When the public is terrorized by thugs and the police are ineffective, sometimes one man has to take matters into his own hands by killing a lot of people. That is the basic premise of most vigilante flicks. “Harry Brown” is no different, but it elevates the genre with solid acting and filmmaking while maintaining the requisite gritty edge.
Michael Caine plays the title character, a decorated war veteran and widower who loses his only remaining friend to gang violence. His neighborhood has deteriorated into a ghetto where kids kill for “entertainment,” as Harry puts it. In the opening scene, we see one gang member who gets initiated by being forced to smoke crack; in the following scene, he kills a woman walking her baby through the apartment complex’s park and his buddy captures the incident on his phone for posterity. Harry’s friend, Leonard (David Bradley), is terrified of the gangs and begins carrying his old war bayonet for protection. He gets killed in a tunnel, and Harry is suddenly alone in the world, his wife, daughter, and friend all dead. Two cops played by Emily Mortimer and Charlie Creed-Miles run into a dead end with the case when they are stone-walled by suspects and it is discovered that the murder weapon belongs to the victim. With nothing left to lose, Harry decides to go after the biggest gang one by one, find out what happened, and deliver sweet justice.
What follows is a dark, nasty little genre film filled with satisfying confrontations and violence. There is no heartwarming tale at the core; this is not “Gran Torino” in England. That said, it’s a cut above many of its peers. Not only is it technically well made, but Caine delivers a nuanced and chilling performance. It’s a departure for him, but it’s nothing less than what we’ve come to expect from the actor, and it is always fun to see an established veteran take a chance and play against type. The neighborhood and criminal underworld may seem a little exaggerated, but it lacks even a shred of cheese; this gritty world feels believable and marked by attention to detail. (For example, heroin addicts nod out in mid-sentence, even while being interrogated.) It is brought to life by a moody score perfectly suited to the world and material. The apartment complex where Harry lives could just as easily be the Baltimore towers of “The Wire.”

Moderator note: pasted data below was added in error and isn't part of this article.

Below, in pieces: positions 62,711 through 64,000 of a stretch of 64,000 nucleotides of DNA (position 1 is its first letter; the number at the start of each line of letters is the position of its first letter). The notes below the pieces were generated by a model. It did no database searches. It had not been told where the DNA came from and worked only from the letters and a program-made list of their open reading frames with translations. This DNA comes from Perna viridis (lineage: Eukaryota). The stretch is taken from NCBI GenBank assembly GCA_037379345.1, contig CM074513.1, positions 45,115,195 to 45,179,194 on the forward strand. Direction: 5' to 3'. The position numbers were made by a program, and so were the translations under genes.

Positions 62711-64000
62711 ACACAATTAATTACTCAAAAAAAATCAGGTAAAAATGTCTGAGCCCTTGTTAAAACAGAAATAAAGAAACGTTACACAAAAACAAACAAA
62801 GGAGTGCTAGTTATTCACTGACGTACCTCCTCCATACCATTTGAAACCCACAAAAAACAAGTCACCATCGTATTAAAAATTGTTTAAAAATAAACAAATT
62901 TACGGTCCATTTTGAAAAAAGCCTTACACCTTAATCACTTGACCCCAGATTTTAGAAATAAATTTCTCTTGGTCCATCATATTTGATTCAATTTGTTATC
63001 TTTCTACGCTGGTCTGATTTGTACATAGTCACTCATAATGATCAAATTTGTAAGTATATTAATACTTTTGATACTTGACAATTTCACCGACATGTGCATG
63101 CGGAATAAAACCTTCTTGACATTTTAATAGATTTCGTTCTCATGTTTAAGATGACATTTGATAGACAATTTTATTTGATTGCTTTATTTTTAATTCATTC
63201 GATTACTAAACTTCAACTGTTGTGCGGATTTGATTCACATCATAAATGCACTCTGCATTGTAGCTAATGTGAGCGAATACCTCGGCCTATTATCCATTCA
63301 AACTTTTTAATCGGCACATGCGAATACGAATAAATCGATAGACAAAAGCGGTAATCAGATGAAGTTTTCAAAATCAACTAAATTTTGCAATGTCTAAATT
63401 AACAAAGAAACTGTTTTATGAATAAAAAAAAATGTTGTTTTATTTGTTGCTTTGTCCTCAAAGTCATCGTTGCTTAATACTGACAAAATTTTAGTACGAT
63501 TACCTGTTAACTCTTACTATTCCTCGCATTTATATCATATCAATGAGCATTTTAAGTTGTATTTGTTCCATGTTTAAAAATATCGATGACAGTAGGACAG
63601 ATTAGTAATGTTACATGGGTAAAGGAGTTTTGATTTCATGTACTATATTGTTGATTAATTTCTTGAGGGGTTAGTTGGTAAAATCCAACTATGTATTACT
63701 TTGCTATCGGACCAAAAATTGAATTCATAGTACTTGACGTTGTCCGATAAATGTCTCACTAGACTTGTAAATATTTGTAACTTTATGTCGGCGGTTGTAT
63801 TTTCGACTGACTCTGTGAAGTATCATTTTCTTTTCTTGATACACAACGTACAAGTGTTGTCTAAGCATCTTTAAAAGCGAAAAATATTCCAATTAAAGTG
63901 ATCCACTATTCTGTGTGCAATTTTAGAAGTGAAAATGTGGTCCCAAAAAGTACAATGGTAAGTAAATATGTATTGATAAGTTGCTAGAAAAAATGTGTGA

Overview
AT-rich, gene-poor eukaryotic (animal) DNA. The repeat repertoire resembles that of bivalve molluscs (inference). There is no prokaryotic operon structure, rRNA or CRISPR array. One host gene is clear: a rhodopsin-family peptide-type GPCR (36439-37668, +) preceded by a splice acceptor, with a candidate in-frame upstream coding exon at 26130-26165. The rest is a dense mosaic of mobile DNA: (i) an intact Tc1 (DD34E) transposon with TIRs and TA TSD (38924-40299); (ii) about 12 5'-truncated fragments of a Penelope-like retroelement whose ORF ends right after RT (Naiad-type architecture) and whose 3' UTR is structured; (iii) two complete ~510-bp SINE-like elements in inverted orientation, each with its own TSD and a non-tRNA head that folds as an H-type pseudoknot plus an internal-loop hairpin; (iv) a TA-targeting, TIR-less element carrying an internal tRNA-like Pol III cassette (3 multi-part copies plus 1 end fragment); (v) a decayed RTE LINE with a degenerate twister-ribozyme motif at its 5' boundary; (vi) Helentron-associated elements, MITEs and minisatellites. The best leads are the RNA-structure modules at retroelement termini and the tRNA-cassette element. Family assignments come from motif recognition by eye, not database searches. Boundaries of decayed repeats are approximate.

Not all is right in the world, though. Supporting characters are somewhat underdeveloped, especially the two cops who begin to suspect Harry Brown of doing something about the riff raff. The main gang members are all identifiable, but not much is revealed about them or their criminal enterprise. There are moments where the film strays from Harry’s perspective, but more could have been done with them. It would also be nice to see Harry play some mind games with the gang and mess with their business instead of just creatively killing them.
Some people will be turned off by its ugliness and mean spirit. I didn’t expect to like it after a random woman was killed for no reason in the first five minutes on a phone’s camera, but Caine’s performance along with the sweet revenge scenes pulled me in.
There is also a cool little twist near the end that helps complete the picture of the world, followed by a decent showdown. As for criticisms that the film is too dark, I think they are made by people who don’t necessarily like the genre when it sticks to the basics and offers no redeeming message. Director Daniel Barber and screenwriter Gary Young embrace what makes the genre tick and resonate with fans. If the material isn’t your cup of tea, you have no business watching it. You will feel as out of place as an old man in a gun fight. Fans of the genre with stomachs and nerves of steel as rigid as the title character should relish “Harry Brown,” then probably take a shower.
3.5 out of 5 stars